The Justice Center for Constitutional Freedoms has asked a federal court to conduct a judicial review of ArriveCAN, an app that is required to enter Canada. Legal action has been filed on behalf of Canadians who feel the app is a violation of their rights.
“The applicants involved in this legal challenge have received fines of up to $8,500 each and been forced to disclose private medical information via the ArriveCAN,” a statement reads. “The legal challenge seeks to strike down the mandatory use of ArriveCAN and declare unconstitutional the 14-day quarantine requirements for Canadians who refuse to use ArriveCAN when returning home.”
Read the lawsuit here.
The 11 applicants are concerned about how the app uses their personal health information. The Justice Center also noted that the app continues to face criticism for causing massive delays.
Despite the backlash, the government insists on the continued use of the app, until at least September 30.
“The Minister of Transport has defended ArriveCan as vital in preventing the spread of COVID despite evidence that vaccines cannot stop transmission or infection,” the statement says. “The minister also claimed ArriveCAN has not caused the ongoing travel backlog, despite evidence that the CBSA (Canada Border Services Agency) agents have stated it is in fact causing delays.”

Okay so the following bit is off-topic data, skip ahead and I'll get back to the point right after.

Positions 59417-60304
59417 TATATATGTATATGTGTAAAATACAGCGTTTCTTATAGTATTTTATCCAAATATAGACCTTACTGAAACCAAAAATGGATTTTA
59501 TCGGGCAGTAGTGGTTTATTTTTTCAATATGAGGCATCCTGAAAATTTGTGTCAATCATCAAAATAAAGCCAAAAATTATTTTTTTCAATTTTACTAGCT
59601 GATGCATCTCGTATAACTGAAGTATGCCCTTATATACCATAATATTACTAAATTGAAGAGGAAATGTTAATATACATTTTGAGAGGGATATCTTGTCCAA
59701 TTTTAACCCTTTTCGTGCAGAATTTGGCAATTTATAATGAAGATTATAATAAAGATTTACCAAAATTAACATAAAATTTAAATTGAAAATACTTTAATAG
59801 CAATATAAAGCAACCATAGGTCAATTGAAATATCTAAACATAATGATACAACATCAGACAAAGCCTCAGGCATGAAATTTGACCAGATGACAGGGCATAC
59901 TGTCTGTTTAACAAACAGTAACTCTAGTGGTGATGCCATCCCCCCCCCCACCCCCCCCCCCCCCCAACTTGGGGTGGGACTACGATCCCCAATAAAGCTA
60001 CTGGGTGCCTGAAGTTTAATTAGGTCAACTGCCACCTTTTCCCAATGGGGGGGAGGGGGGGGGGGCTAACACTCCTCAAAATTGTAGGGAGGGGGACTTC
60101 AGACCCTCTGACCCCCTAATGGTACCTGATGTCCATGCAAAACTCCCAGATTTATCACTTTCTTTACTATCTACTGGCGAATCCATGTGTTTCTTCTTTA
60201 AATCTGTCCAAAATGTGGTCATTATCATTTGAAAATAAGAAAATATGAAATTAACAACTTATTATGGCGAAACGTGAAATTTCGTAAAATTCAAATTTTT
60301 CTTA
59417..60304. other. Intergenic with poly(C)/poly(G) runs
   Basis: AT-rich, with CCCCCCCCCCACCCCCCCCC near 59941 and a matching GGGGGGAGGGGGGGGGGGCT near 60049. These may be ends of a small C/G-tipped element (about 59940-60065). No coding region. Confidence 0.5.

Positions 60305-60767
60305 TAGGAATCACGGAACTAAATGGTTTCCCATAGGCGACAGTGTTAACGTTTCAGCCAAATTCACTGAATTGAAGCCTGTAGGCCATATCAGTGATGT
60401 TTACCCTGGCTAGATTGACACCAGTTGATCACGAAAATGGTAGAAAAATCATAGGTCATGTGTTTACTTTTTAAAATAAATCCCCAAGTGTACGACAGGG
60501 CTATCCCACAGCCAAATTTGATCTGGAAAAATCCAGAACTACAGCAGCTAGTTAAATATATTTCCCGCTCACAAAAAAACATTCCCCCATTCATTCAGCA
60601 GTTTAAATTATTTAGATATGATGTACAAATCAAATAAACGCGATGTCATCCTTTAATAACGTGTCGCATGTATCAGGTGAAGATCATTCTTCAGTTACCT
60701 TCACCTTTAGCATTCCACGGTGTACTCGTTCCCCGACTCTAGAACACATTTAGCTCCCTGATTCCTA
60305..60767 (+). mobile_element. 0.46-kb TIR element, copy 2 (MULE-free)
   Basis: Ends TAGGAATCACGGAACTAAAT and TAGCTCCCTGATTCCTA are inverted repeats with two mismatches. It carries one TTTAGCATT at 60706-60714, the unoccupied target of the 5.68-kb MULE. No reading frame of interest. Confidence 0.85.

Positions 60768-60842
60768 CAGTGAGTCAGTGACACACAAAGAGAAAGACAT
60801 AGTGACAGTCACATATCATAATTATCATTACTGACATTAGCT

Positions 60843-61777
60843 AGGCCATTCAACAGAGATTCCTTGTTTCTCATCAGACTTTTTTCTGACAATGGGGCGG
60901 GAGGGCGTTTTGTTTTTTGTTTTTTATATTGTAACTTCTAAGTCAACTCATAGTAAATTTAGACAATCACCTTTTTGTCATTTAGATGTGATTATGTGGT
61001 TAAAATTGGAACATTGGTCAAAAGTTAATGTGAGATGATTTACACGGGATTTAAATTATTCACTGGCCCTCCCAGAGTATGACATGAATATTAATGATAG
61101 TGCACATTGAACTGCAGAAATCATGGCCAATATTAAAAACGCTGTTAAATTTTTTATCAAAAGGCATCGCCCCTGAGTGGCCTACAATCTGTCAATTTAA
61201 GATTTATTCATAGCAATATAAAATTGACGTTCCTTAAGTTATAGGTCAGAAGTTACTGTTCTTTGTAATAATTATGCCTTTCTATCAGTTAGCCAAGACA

Health Canada said it is aware of the legal challenge, but refused to directly address it.
“The Government of Canada has been made aware that the Justice Centre has filed a legal challenge in the Federal Court,” a Health Canada statement says. “To help keep people in Canada safe, the Government of Canada put in place emergency border measures, in order to reduce the risk of the importation and transmission of COVID-19 and new variants in Canada related to international travel. The Government of Canada respects any individual’s decision to present their case before the court and we await the court’s decision on this matter.”